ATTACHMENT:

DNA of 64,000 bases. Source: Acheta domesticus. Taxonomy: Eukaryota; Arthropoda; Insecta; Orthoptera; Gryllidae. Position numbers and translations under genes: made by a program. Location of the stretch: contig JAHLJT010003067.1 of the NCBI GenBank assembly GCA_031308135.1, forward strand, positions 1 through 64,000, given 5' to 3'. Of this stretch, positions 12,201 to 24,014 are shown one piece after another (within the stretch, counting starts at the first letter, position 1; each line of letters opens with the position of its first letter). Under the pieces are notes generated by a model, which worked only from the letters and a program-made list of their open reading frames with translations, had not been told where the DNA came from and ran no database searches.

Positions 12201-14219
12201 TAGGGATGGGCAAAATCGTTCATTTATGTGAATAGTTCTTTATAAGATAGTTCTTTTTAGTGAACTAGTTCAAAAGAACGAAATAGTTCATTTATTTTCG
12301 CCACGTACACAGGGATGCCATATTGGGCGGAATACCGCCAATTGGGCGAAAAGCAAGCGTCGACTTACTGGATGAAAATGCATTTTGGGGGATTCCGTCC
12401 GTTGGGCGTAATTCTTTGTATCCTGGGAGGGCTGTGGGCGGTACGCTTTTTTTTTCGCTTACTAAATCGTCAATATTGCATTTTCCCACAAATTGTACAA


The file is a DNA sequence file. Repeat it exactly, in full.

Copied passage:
DNA of 64,000 bases. Source: Acheta domesticus. Taxonomy: Eukaryota; Arthropoda; Insecta; Orthoptera; Gryllidae. Position numbers and translations under genes: made by a program. Location of the stretch: contig JAHLJT010003067.1 of the NCBI GenBank assembly GCA_031308135.1, forward strand, positions 1 through 64,000, given 5' to 3'. Of this stretch, positions 12,201 to 24,014 are shown one piece after another (within the stretch, counting starts at the first letter, position 1; each line of letters opens with the position of its first letter). Under the pieces are notes generated by a model, which worked only from the letters and a program-made list of their open reading frames with translations, had not been told where the DNA came from and ran no database searches.

Positions 12201-14219
12201 TAGGGATGGGCAAAATCGTTCATTTATGTGAATAGTTCTTTATAAGATAGTTCTTTTTAGTGAACTAGTTCAAAAGAACGAAATAGTTCATTTATTTTCG
12301 CCACGTACACAGGGATGCCATATTGGGCGGAATACCGCCAATTGGGCGAAAAGCAAGCGTCGACTTACTGGATGAAAATGCATTTTGGGGGATTCCGTCC
12401 GTTGGGCGTAATTCTTTGTATCCTGGGAGGGCTGTGGGCGGTACGCTTTTTTTTTCGCTTACTAAATCGTCAATATTGCATTTTCCCACAAATTGTACAA